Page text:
They noted that based on news reports, it appears that Ross violated the "values of scientific integrity."
The Science Committee is requesting all records of communication among Commerce Department officials, NOAA and the White House between Sept. 1 and Sept. 9 pertaining to the president's tweet and NOAA's Sept. 6 statement.
The committee also wants to hear from three Commerce officials in particular by Sept. 30: NOAA deputy chief of staff Julie Kay Roberts, Commerce chief of staff Michael Walsh Jr. and Commerce policy director Earl Comstock.
At the time Trump sent the Sept. 1 tweet, the only hurricane forecast product that was showing potential impact in Alabama noted the probability of seeing tropical-storm-force winds, and even that showed about a 5 percent chance of such conditions in a small portion of the state. The official track forecast at the time of his tweet showed the storm moving up the southeastern coast, away from Alabama.
Video: It began on Sept. 1 when President Donald Trump warned that Hurricane Dorian would hit Alabama. Here's a timeline of the events. (Allie Caren/The Washington Post)
But between Sept. 1 and the statement of Sept. 6, Trump issued several more tweets trying to justify his original statement.
Rep. Paul Tonko, D-N.Y., who serves on the Science Committee and chairs a subcommittee on the House Energy and Commerce Committee, called for Ross to resign and for an investigation into whether Ross and other political appointees violated NOAA's scientific integrity policy.
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In addition to the Science Committee's investigation, others are initiating probes into NOAA's decision to back Trump's claim. These include the Commerce Department's inspector general and NOAA's acting chief scientist.
A spokesman for the Weather Service confirmed Tuesday that the Commerce Department inspector general had launched a probe. The spokesman said two senior leaders had received notice of the investigation.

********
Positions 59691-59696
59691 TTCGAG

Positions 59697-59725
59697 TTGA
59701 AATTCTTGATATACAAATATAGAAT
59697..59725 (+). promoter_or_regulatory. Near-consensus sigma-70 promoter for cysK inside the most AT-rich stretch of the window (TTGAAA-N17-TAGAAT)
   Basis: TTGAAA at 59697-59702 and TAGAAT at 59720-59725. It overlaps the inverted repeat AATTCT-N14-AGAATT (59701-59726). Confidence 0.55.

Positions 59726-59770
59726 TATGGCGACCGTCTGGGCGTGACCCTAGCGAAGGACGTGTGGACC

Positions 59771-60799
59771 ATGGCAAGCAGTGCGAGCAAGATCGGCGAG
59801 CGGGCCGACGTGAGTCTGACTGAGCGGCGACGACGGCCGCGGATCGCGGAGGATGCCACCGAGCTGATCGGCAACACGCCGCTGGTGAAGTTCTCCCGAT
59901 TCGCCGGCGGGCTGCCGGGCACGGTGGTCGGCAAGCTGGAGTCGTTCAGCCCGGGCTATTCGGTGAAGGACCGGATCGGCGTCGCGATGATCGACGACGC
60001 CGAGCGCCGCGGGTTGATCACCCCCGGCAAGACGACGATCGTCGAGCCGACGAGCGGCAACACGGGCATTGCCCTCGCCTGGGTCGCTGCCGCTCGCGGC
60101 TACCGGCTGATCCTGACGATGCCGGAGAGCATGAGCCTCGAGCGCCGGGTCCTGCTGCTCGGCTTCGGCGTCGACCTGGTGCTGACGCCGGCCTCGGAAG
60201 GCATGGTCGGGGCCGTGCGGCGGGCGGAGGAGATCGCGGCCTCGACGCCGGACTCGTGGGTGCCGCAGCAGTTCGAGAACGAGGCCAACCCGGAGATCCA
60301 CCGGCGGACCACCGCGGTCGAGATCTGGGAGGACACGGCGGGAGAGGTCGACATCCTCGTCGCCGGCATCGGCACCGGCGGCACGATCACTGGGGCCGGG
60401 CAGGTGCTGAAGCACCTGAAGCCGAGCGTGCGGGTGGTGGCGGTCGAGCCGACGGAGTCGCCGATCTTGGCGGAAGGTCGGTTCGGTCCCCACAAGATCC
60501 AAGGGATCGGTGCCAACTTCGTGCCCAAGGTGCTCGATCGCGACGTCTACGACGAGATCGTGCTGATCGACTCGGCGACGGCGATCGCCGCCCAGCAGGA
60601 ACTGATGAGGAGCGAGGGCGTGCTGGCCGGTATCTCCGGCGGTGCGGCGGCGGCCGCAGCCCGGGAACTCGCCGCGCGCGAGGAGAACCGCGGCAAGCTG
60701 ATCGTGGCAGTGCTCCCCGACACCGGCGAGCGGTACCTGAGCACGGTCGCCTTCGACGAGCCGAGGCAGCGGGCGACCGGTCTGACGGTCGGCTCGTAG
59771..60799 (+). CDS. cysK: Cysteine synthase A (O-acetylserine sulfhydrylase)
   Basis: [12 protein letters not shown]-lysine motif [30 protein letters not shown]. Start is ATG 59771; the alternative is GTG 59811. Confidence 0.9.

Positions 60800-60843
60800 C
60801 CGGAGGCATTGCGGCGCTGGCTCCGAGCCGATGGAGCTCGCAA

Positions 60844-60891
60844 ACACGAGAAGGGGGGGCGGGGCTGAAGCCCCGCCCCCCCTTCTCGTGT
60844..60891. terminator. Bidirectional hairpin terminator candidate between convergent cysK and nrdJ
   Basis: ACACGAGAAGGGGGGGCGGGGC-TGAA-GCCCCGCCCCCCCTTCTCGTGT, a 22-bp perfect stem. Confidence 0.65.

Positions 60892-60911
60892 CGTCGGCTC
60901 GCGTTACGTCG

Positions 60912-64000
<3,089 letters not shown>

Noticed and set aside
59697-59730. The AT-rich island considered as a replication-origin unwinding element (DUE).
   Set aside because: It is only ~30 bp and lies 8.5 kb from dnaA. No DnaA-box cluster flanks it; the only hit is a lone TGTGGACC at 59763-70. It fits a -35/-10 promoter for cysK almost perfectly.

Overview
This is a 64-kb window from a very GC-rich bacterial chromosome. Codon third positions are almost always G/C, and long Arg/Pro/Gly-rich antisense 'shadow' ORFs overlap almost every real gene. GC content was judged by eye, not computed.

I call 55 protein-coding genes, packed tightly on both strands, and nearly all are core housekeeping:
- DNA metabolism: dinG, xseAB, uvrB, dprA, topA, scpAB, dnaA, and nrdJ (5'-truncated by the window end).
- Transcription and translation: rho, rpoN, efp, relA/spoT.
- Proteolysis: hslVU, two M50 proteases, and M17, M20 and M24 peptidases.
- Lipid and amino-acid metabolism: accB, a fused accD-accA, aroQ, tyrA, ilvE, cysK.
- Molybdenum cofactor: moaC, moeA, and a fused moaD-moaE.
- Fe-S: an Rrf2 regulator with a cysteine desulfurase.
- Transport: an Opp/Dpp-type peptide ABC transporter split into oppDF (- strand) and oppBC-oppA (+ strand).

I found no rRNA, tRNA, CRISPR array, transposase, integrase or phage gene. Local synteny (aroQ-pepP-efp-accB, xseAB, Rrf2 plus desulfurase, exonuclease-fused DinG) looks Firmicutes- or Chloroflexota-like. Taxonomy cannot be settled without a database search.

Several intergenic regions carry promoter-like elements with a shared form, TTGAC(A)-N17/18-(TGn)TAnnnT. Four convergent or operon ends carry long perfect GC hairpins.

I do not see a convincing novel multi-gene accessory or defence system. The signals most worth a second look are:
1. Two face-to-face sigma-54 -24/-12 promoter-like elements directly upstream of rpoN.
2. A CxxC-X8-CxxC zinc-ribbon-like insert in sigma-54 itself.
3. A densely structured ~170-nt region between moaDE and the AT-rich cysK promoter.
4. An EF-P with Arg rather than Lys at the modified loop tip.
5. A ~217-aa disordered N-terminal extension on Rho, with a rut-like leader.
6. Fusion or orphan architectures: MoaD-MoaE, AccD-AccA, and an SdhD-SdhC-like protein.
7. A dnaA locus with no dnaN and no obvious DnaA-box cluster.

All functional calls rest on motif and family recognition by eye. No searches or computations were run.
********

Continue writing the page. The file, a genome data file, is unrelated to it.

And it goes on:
In addition, NOAA acting chief scientist Craig McLean wrote an email Sunday, saying he would open an investigation into whether the agency's Sept. 6 statement, as well as previous emails to Weather Service staff, violated the agency's scientific integrity policy.
"The content of this news release is very concerning as it compromises the ability of NOAA to convey lifesaving information necessary to avoid substantial and specific danger to public health and safety," he wrote. "If the public cannot trust our information, or we debase our forecaster's warnings and products, that specific danger arises."
As a result, McLean told his staff that "I am pursuing the potential violations of our NOAA Administrative Order on Scientific Integrity."
"I have a responsibility to pursue these truths," he added. "I will."
The scientific integrity policy includes a provision that states, "In no circumstance may any NOAA official ask or direct Federal scientists or other NOAA employees to suppress or alter scientific findings."
These investigations are taking shape as outside groups call for inquiries and circulate letters of support for Weather Service scientists.
Jane Lubchenco, head of NOAA under President Barack Obama; Richard W. Spinrad, NOAA's chief scientist under Obama; and Andrew Rosenberg, director of the Center for Science and Democracy at the Union of Concerned Scientists, filed a joint request for NOAA to initiate an investigation into possible violations of its scientific integrity policy, Lubchenco wrote in an email.
Meanwhile, a new tropical weather system is brewing, and this one may actually hit Alabama.
This article was written by Andrew Freedman, Josh Dawsey, Juliet Eilperin and Jason Samenow, reporters for The Washington Post.